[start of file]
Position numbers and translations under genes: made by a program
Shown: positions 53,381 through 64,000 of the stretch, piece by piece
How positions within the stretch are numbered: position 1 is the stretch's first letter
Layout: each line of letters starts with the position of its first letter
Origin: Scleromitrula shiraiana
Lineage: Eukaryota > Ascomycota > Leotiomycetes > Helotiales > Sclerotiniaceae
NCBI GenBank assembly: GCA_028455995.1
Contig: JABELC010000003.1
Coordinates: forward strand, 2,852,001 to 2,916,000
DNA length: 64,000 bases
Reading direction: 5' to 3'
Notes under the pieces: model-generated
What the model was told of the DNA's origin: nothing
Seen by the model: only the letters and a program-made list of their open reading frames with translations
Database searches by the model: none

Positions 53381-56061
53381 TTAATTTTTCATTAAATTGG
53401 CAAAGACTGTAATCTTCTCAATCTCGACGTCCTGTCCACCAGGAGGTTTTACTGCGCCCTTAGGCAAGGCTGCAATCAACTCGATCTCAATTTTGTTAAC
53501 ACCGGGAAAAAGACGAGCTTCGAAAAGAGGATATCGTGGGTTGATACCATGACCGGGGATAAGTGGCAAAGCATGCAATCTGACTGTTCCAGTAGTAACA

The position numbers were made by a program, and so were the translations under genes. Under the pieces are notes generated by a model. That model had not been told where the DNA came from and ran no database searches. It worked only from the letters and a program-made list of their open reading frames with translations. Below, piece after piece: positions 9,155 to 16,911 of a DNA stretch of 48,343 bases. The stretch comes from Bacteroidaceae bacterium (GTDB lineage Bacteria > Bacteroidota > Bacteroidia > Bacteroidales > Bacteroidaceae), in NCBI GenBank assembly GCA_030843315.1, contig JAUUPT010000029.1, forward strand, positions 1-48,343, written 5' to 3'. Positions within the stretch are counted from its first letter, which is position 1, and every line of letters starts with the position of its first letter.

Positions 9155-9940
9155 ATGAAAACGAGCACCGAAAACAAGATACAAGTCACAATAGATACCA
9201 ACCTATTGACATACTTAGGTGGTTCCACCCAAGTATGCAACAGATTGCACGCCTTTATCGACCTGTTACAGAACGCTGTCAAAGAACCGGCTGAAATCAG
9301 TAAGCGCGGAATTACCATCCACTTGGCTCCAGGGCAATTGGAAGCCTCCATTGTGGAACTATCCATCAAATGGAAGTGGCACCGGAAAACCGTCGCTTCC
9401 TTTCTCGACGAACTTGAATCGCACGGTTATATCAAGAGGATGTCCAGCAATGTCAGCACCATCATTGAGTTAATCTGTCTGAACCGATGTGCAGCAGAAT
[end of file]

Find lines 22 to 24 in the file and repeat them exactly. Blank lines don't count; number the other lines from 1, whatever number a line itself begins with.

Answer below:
9155 ATGAAAACGAGCACCGAAAACAAGATACAAGTCACAATAGATACCA
9201 ACCTATTGACATACTTAGGTGGTTCCACCCAAGTATGCAACAGATTGCACGCCTTTATCGACCTGTTACAGAACGCTGTCAAAGAACCGGCTGAAATCAG
9301 TAAGCGCGGAATTACCATCCACTTGGCTCCAGGGCAATTGGAAGCCTCCATTGTGGAACTATCCATCAAATGGAAGTGGCACCGGAAAACCGTCGCTTCC